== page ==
July 24 - The American Bankers Association has testified that the recently introduced Housing Finance Reform and Taxpayer Protection Act (S. 1217) is a positive first step toward creating a sustainable, rational and limited role for the federal government in supporting and regulating a healthy mortgage market predominated by the private sector.
Michael Middleton, CEO of the Community Bank of Tri-County in Waldorf, Md., testified on behalf of ABA before the Senate Banking, Housing and Urban Affairs Subcommittee on Securities, Insurance and Investment.
In his testimony, Middleton commended Senators Corker, Warner, Tester, Johanns, Hagan, Heitkamp, Heller, Kirk and Moran for introducing S. 1217, which would address the government’s role in the mortgage market and resolve the longstanding conservatorship of Fannie Mae and Freddie Mac.
“The bill follows principles long advocated by ABA,” Middleton said. “It provides a set of incentives to shrink the government’s involvement in the mortgage market to an appropriate and sustainable level, while establishing the structure for a liquid, private market. The government’s role should be limited to well-targeted borrowers and covered loans, and ensuring stability and accessibility of capital markets in the event of a market failure.”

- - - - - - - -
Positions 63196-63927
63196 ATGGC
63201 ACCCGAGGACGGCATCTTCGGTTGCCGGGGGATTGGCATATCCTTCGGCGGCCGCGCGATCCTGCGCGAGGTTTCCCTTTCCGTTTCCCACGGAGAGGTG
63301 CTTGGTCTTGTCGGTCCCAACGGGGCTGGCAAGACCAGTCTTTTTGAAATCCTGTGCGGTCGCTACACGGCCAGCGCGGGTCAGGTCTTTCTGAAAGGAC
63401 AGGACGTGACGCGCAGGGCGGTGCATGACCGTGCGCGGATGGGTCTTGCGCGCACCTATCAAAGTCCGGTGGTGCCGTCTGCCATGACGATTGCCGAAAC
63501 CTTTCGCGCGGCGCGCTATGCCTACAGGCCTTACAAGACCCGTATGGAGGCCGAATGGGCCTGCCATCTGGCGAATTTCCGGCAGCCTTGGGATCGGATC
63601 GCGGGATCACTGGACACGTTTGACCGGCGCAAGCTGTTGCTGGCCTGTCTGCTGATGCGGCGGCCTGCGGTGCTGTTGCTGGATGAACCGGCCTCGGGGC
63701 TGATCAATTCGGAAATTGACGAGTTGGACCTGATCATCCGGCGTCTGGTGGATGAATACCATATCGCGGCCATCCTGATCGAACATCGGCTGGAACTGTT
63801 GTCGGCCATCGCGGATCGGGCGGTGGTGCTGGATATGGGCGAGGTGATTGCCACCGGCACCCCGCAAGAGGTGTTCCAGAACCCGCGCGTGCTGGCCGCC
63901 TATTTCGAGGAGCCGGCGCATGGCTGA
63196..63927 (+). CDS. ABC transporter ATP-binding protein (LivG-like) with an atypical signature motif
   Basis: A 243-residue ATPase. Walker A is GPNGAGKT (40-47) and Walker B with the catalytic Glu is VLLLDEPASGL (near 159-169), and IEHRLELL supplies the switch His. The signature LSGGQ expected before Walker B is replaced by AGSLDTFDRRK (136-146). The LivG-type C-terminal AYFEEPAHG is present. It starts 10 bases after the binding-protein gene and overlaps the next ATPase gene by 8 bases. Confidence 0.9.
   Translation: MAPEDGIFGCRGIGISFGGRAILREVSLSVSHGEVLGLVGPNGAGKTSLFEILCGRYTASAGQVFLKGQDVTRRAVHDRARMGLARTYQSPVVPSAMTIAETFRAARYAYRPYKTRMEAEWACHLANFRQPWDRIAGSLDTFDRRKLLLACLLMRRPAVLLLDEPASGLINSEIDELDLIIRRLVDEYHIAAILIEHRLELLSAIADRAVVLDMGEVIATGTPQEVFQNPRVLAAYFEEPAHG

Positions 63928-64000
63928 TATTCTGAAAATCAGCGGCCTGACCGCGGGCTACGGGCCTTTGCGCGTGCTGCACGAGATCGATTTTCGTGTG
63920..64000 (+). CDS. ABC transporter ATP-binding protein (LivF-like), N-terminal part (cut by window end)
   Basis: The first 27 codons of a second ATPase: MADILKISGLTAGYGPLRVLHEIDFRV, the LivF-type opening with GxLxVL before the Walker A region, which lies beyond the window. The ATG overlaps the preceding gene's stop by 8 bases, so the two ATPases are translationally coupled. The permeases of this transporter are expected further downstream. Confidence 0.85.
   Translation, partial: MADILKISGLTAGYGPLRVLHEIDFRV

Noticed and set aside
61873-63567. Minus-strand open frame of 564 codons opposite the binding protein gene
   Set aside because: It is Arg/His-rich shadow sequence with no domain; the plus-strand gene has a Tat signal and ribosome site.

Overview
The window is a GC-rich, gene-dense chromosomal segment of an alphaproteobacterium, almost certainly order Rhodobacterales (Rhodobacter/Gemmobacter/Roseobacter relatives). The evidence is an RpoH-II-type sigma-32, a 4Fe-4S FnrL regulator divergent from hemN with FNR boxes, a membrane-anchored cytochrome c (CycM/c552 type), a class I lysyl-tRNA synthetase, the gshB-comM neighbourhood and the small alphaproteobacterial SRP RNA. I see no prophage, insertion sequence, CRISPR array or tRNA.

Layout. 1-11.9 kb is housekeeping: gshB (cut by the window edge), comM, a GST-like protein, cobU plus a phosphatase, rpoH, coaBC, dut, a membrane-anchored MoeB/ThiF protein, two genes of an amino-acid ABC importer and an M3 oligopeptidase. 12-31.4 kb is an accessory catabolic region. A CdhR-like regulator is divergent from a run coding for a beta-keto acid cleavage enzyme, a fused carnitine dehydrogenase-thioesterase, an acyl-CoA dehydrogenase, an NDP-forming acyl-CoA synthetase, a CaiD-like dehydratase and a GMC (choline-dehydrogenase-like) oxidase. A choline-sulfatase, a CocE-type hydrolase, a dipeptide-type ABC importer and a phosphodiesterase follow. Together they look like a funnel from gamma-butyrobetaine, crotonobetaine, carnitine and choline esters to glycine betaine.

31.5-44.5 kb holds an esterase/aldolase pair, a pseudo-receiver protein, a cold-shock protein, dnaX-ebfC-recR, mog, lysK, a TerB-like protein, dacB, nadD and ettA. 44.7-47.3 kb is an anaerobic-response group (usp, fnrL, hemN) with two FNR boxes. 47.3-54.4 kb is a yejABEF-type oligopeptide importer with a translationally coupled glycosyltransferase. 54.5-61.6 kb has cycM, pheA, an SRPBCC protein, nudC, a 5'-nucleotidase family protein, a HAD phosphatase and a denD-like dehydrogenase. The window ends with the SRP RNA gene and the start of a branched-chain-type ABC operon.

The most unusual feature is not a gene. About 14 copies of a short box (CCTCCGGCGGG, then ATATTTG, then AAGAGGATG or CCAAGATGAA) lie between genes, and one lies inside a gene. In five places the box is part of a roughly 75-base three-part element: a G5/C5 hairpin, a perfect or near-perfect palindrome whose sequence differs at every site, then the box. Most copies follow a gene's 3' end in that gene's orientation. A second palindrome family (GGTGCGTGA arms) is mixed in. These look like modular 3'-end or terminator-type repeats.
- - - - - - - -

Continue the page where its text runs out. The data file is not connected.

Middleton testified that ABA has long advocated a limited government role in housing finance.
“ABA believes that the role of the government in housing finance should be dramatically reduced from its current level, and a private market for the vast majority of housing finance should be fostered,” Middleton said. “The approach taken properly realigns a significant portion of the residential mortgage process so that it is conducted by the private sector.”
In order for the bill to accomplish its goal of a more limited government role while also ensuring mortgage markets continue to function properly, Middleton testified that a number of outstanding issues must be addressed. These include more clearly refining the capitalization requirement for entities taking up the role of securitization from the GSEs, as well as removing from the proposed Federal Mortgage Insurance Corporation its role as regulator for the Federal Home Loan Banks.
“There are areas where the bill can do more, particularly in addressing the role of government in the multifamily housing finance market,” Middleton said. “We would also note that to fully protect taxpayers from additional losses like those suffered by Fannie Mae and Freddie Mac during the financial crisis, we must impose similar reforms on the Farm Credit System, which continues to follow the discredited model of privatized gains and public losses that failed so badly in the housing sector. Without similar reforms, it is only a matter of time until taxpayers again are put at risk.”
Middleton concluded his testimony by noting that the mortgage market’s importance to the economy calls for a deliberate approach to reforms.
“Addressing the many concerns and interests of a wide range of participants will require much negotiation, compromise and cooperation,” he said. “There is much work yet to be done, but this bill is a good foundation on which to begin the process.”